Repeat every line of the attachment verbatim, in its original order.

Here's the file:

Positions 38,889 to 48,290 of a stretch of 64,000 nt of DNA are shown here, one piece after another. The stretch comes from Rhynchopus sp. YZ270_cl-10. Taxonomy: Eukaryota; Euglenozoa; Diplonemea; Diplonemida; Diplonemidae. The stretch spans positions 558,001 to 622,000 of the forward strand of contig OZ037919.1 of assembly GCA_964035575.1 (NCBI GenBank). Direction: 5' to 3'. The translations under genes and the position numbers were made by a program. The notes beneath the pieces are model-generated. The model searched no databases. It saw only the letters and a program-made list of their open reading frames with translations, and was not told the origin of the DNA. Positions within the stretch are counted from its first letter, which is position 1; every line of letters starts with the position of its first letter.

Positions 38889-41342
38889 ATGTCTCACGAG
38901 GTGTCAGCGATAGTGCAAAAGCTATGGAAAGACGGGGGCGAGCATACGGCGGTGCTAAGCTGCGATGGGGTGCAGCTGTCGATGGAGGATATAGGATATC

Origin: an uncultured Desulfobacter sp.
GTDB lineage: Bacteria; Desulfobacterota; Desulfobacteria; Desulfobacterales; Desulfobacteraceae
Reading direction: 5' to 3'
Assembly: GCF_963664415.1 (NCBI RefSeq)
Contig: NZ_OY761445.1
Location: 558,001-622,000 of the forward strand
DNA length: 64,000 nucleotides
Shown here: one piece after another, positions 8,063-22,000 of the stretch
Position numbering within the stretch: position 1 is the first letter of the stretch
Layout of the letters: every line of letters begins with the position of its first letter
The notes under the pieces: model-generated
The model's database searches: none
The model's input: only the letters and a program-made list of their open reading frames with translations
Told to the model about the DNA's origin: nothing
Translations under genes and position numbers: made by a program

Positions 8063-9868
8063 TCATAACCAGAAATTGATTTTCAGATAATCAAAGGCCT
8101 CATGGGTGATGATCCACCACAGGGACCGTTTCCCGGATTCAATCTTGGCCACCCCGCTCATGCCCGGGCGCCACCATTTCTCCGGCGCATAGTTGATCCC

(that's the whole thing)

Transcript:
Positions 38,889 to 48,290 of a stretch of 64,000 nt of DNA are shown here, one piece after another. The stretch comes from Rhynchopus sp. YZ270_cl-10. Taxonomy: Eukaryota; Euglenozoa; Diplonemea; Diplonemida; Diplonemidae. The stretch spans positions 558,001 to 622,000 of the forward strand of contig OZ037919.1 of assembly GCA_964035575.1 (NCBI GenBank). Direction: 5' to 3'. The translations under genes and the position numbers were made by a program. The notes beneath the pieces are model-generated. The model searched no databases. It saw only the letters and a program-made list of their open reading frames with translations, and was not told the origin of the DNA. Positions within the stretch are counted from its first letter, which is position 1; every line of letters starts with the position of its first letter.

Positions 38889-41342
38889 ATGTCTCACGAG
38901 GTGTCAGCGATAGTGCAAAAGCTATGGAAAGACGGGGGCGAGCATACGGCGGTGCTAAGCTGCGATGGGGTGCAGCTGTCGATGGAGGATATAGGATATC

Origin: an uncultured Desulfobacter sp.
GTDB lineage: Bacteria; Desulfobacterota; Desulfobacteria; Desulfobacterales; Desulfobacteraceae
Reading direction: 5' to 3'
Assembly: GCF_963664415.1 (NCBI RefSeq)
Contig: NZ_OY761445.1
Location: 558,001-622,000 of the forward strand
DNA length: 64,000 nucleotides
Shown here: one piece after another, positions 8,063-22,000 of the stretch
Position numbering within the stretch: position 1 is the first letter of the stretch
Layout of the letters: every line of letters begins with the position of its first letter
The notes under the pieces: model-generated
The model's database searches: none
The model's input: only the letters and a program-made list of their open reading frames with translations
Told to the model about the DNA's origin: nothing
Translations under genes and position numbers: made by a program

Positions 8063-9868
8063 TCATAACCAGAAATTGATTTTCAGATAATCAAAGGCCT
8101 CATGGGTGATGATCCACCACAGGGACCGTTTCCCGGATTCAATCTTGGCCACCCCGCTCATGCCCGGGCGCCACCATTTCTCCGGCGCATAGTTGATCCC